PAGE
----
Once Neil Armstrong and Buzz Aldrin landed Eagle on the Moon, the Apollo 11 astronauts and their spaceship were actually lost.
Oh, Mission Control never lost radio contact with them. But NASA was never able to figure out where, exactly, on the Moon they had set down, while they were on the Moon. And NASA sure did try.
The landing area on the Moon that had been picked out for Apollo 11 was about the length of Manhattan and twice as wide. In photo surveys, it looked plain, flat, and bland—not interesting for geologists but a safe place to land a spaceship, the first time human beings ever tried that on a place off of Earth.
But up close, the Sea of Tranquility was anything but tranquil. As Armstrong and Aldrin flew down toward the Moon in their lunar module, Armstrong was looking out the window and the spot the autopilot was flying them toward was, as Armstrong described it, a crater the size of a football field, littered with boulders, some as large as cars.
Not a comfortable place to try to land a gangly four-legged spaceship.
So Armstrong took manual control of where the lunar module was flying to—the spaceship computer still did all the actual flying, but Armstrong was instructing it where to go and at what speed.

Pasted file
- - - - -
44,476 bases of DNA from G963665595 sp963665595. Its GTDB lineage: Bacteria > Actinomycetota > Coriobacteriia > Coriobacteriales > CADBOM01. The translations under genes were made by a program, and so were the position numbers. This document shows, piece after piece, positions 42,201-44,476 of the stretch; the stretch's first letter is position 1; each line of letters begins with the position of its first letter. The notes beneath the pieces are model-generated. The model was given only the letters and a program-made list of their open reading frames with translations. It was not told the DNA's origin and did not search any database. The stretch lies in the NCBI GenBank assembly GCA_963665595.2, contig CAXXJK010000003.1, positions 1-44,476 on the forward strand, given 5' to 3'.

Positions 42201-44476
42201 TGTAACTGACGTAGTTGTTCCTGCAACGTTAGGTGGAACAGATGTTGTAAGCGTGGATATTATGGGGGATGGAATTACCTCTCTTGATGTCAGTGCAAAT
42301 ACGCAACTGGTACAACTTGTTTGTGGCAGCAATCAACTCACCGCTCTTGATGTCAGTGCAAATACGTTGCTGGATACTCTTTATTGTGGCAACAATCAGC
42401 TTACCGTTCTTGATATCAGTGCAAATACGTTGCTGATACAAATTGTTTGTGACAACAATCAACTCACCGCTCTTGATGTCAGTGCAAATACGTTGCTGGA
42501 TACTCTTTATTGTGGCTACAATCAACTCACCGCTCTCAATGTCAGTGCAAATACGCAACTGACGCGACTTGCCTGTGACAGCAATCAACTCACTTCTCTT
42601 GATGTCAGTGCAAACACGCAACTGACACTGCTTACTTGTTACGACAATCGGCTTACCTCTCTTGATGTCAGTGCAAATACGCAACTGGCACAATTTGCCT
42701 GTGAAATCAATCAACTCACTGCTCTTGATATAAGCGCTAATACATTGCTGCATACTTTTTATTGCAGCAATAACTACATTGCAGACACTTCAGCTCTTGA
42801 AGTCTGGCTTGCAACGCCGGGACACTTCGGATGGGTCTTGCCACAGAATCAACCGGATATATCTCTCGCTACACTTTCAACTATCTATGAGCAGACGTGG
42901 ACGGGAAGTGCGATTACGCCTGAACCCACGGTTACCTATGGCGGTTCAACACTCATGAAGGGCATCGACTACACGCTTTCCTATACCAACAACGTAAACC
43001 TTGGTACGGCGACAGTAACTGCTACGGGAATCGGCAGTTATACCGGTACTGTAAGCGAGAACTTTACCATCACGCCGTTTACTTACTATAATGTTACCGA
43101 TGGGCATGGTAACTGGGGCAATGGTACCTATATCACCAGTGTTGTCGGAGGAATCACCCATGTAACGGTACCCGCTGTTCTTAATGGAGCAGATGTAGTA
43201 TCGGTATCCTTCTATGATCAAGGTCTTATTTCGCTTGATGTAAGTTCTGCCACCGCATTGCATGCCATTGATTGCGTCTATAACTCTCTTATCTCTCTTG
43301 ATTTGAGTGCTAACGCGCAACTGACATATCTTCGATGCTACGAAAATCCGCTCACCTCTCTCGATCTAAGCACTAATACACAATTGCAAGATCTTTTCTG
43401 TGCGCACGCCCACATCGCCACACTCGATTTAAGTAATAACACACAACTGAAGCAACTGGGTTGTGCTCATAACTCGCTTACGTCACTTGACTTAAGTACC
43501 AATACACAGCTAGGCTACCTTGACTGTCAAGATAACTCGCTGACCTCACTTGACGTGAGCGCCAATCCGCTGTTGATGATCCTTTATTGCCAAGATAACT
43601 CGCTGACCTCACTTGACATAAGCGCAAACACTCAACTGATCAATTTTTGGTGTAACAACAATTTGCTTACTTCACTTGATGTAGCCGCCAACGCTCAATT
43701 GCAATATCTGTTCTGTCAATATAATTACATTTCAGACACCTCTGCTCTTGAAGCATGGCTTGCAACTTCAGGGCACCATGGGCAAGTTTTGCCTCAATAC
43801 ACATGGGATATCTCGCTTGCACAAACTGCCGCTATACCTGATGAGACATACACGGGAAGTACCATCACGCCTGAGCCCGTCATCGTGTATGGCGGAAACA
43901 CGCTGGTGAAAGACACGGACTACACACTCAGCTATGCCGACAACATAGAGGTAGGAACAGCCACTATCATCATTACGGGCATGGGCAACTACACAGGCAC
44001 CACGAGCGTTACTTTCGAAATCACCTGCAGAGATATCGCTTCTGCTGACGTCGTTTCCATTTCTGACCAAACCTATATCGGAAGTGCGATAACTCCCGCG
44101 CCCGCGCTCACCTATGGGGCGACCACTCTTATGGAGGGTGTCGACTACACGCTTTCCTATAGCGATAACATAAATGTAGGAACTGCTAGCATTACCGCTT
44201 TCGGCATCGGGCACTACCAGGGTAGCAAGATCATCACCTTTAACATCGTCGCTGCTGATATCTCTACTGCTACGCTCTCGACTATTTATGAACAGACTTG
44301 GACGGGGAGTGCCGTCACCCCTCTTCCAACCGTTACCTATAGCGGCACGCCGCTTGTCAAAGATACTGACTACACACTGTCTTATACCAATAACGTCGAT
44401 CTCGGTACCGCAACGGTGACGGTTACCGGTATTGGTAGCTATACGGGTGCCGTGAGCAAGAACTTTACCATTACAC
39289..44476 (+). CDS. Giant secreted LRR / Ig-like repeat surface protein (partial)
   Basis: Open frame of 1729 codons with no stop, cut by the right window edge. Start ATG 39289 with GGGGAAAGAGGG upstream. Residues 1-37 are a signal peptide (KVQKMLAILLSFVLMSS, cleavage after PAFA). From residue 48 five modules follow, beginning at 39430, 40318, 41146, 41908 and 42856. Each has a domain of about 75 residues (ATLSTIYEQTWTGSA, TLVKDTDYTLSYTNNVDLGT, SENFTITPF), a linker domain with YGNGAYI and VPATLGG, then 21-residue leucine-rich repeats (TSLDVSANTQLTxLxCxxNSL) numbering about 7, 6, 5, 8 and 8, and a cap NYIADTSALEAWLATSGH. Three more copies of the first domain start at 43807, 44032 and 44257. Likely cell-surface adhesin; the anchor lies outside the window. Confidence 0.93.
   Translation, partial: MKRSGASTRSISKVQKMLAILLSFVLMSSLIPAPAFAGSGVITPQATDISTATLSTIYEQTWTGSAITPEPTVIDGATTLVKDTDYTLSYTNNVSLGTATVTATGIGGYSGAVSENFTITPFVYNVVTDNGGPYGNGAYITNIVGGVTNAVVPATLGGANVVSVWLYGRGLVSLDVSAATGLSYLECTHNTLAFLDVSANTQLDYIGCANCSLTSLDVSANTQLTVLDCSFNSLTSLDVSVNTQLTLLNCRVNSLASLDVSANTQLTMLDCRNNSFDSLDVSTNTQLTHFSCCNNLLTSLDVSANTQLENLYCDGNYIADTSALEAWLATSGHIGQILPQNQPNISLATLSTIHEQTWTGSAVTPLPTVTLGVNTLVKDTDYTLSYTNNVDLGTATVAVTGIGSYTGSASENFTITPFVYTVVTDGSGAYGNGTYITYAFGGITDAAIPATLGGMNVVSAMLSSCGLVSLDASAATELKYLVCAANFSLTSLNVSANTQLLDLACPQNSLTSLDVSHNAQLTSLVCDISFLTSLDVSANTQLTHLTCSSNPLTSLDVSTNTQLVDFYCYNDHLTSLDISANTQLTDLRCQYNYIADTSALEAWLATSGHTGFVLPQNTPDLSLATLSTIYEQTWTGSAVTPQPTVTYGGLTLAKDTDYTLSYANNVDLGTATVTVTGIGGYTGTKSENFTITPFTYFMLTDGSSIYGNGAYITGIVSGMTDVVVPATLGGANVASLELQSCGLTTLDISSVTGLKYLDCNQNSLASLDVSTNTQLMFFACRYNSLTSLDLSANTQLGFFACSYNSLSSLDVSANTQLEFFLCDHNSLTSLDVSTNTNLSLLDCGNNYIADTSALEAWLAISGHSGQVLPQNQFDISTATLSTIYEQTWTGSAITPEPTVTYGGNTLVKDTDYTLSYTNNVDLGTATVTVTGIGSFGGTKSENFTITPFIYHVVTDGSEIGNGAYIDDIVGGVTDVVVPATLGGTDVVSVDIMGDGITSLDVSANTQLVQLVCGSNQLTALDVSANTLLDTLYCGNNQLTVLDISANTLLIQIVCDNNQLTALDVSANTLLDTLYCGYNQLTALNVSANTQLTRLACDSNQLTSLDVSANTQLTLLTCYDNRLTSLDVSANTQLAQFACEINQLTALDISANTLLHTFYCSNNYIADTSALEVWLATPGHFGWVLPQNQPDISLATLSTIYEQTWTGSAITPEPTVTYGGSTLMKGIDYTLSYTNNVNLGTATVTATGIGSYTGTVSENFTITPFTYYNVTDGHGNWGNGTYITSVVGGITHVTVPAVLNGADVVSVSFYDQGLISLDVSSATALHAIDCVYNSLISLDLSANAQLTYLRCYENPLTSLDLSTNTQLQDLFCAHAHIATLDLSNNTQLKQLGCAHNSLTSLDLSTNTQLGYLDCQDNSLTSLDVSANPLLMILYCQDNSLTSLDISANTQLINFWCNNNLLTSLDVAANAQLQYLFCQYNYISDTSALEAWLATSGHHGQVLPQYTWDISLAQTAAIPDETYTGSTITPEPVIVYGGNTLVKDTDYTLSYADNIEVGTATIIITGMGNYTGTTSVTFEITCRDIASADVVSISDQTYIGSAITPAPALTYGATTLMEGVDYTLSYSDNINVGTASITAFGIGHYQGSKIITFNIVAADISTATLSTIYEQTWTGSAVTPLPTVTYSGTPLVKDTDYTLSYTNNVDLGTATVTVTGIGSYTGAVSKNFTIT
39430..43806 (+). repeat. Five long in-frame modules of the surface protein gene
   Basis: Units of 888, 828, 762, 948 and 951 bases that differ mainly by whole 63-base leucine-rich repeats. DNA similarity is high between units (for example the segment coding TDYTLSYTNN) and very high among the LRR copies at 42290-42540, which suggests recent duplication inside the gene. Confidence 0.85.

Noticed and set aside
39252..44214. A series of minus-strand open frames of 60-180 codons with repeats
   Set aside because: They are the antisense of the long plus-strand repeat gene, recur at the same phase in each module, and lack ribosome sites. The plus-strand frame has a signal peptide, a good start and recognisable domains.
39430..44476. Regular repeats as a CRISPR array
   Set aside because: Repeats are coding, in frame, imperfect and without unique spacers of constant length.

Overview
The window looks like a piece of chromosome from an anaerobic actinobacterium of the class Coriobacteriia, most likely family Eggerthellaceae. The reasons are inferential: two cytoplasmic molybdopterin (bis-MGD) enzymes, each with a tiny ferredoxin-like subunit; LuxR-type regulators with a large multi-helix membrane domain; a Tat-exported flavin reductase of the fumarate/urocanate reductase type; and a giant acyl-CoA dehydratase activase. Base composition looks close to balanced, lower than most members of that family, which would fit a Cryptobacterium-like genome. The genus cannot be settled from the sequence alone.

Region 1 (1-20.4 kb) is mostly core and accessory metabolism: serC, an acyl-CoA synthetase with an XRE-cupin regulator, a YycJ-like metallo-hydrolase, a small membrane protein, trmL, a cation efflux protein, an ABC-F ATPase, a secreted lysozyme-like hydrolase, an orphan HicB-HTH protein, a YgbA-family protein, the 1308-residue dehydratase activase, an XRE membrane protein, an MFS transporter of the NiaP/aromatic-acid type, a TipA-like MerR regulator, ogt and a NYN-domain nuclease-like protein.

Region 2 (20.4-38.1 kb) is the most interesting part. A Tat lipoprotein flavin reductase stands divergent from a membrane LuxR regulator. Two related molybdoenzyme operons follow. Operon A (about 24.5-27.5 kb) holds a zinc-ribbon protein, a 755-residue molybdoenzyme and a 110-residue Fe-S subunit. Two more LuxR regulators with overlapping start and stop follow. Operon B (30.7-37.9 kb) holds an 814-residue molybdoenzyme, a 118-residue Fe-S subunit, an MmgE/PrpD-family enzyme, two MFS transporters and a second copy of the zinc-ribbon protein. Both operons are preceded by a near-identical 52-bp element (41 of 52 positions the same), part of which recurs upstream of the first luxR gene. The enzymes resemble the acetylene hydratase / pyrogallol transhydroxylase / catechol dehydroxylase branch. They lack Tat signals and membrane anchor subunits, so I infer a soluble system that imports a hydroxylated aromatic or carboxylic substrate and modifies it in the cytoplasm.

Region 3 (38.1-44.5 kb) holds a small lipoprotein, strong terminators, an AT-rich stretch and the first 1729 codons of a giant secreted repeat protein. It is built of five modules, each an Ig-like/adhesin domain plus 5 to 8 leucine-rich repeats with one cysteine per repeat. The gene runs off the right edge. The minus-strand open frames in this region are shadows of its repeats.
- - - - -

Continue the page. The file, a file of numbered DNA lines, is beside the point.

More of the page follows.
In the end, he and Aldrin set down several miles from the original landing spot—on safe, level Moon ground, but not where they had planned to land. Armstrong, in particular, had studied photographs of the Sea of Tranquility in preparation for flying to it and knew the landmarks and the landscape of much of the area.
Andrew Chaikin, in his account of the Moon landings, A Man On the Moon, describes Armstrong’s reaction to landing in unfamiliar Moon terrain: “As he looked out (at Tranquility Base), Armstrong wondered where he and Aldrin had landed . . . . (He) searched the horizon for some feature he might be able to identify, but found none.”
There had been some worry inside NASA about whether, from Earth, they would be able to pinpoint the lunar module’s landing location. The Moon was mapped, but not in anything like fine, up-close detail; there were no constellations of tracking satellites around the Moon in 1969.